Hybrid organic–metal oxide multilayer channel transistors with high operational stability
Hastas, Nikolaos A.
Patsalas, Panos A.
Anthopoulos, Thomas D.
KAUST DepartmentImaging and Characterization Core Lab
KAUST Solar Center (KSC)
Material Science and Engineering Program
Nanofabrication Core Lab
Office of the VP
Physical Science and Engineering (PSE) Division
Thin Films & Characterization
Preprint Posting Date2019-10-24
Online Publication Date2019-12-16
Print Publication Date2019-12
Embargo End Date2020-06-16
Permanent link to this recordhttp://hdl.handle.net/10754/660700
MetadataShow full item record
AbstractMetal oxide thin-film transistors are increasingly used in the driving backplanes of organic light-emitting diode displays. Commercial devices currently rely on metal oxides processed via physical vapour deposition methods, but the use of solution-based processes could provide a simpler, higher-throughput approach that would be more cost effective. However, creating oxide transistors with high carrier mobility and bias-stable operation using such processes has proved challenging. Here we show that transistors with high electron mobility (50 cm2 V−1 s−1) and operational stability can be fabricated from solution-processed multilayer channels composed of ultrathin layers of indium oxide, zinc oxide nanoparticles, ozone-treated polystyrene and compact zinc oxide. Insertion of the ozone-treated polystyrene interlayer passivates electron traps in the channel and reduces bias-induced instability during continuous transistor operation over a period of 24 h and under a high electric-field flux density (2.1 × 10−6 C cm−2). Furthermore, incorporation of the pre-synthesized aluminium-doped zinc oxide nanoparticles enables controlled n-type doping of the hybrid channels, providing additional control over the operating characteristics of the transistors.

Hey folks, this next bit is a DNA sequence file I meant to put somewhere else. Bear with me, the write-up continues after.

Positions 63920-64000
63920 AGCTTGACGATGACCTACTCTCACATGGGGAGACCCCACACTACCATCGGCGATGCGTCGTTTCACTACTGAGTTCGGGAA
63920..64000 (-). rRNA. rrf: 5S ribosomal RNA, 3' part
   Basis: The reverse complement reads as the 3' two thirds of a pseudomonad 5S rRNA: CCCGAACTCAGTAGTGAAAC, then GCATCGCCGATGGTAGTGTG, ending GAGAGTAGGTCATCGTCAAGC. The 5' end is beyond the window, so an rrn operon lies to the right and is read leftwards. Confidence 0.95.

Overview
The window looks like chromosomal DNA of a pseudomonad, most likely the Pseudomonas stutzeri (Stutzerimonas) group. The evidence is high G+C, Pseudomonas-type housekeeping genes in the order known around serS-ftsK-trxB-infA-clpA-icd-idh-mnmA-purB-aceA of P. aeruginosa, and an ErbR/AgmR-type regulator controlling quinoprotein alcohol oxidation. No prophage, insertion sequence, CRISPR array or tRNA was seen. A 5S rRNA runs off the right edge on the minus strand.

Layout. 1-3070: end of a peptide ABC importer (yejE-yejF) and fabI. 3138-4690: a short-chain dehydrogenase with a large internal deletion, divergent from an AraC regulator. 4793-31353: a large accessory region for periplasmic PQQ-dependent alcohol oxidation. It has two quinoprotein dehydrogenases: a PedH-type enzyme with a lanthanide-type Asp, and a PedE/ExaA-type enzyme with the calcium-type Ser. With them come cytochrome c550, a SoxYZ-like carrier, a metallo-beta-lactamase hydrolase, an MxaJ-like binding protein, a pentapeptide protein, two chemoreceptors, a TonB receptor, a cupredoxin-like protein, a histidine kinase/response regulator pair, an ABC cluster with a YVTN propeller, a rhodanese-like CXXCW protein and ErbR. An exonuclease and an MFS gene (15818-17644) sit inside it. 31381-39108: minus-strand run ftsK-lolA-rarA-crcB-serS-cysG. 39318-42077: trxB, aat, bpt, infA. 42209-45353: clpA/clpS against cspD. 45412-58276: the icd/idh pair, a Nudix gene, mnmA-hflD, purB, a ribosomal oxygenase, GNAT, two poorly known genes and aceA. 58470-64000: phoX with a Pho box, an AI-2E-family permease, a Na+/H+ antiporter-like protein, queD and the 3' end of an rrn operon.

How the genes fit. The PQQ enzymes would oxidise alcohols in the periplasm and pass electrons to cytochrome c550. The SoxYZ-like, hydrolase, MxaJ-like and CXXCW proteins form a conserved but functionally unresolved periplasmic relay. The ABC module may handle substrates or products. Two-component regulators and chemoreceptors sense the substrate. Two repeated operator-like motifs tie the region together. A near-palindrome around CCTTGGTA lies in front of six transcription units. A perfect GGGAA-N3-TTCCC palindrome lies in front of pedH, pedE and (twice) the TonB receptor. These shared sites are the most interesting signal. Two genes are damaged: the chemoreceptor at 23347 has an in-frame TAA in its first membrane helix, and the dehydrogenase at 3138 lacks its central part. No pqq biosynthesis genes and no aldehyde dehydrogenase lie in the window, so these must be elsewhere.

CitationLin, Y.-H., Li, W., Faber, H., Seitkhan, A., Hastas, N. A., Khim, D., … Anthopoulos, T. D. (2019). Hybrid organic–metal oxide multilayer channel transistors with high operational stability. Nature Electronics, 2(12), 587–595. doi:10.1038/s41928-019-0342-y
SponsorsY.-H.L., H.F., D.K. and T.D.A. are grateful to the European Research Council (ERC) AMPRO project no. 280221 for financial support. N.A.H. and T.D.A. are grateful to the European Research Council (ERC) Marie Sklodowska-Curie grant no. 661127 for financial support. The authors thank King Abdullah University of Science and Technology (KAUST) for financial support and for facilitating access to the Core Laboratories. L.T. acknowledges support for the computational time granted from GRNET in the National HPC facility—ARIS—under project STEM-2.
PublisherSpringer Science and Business Media LLC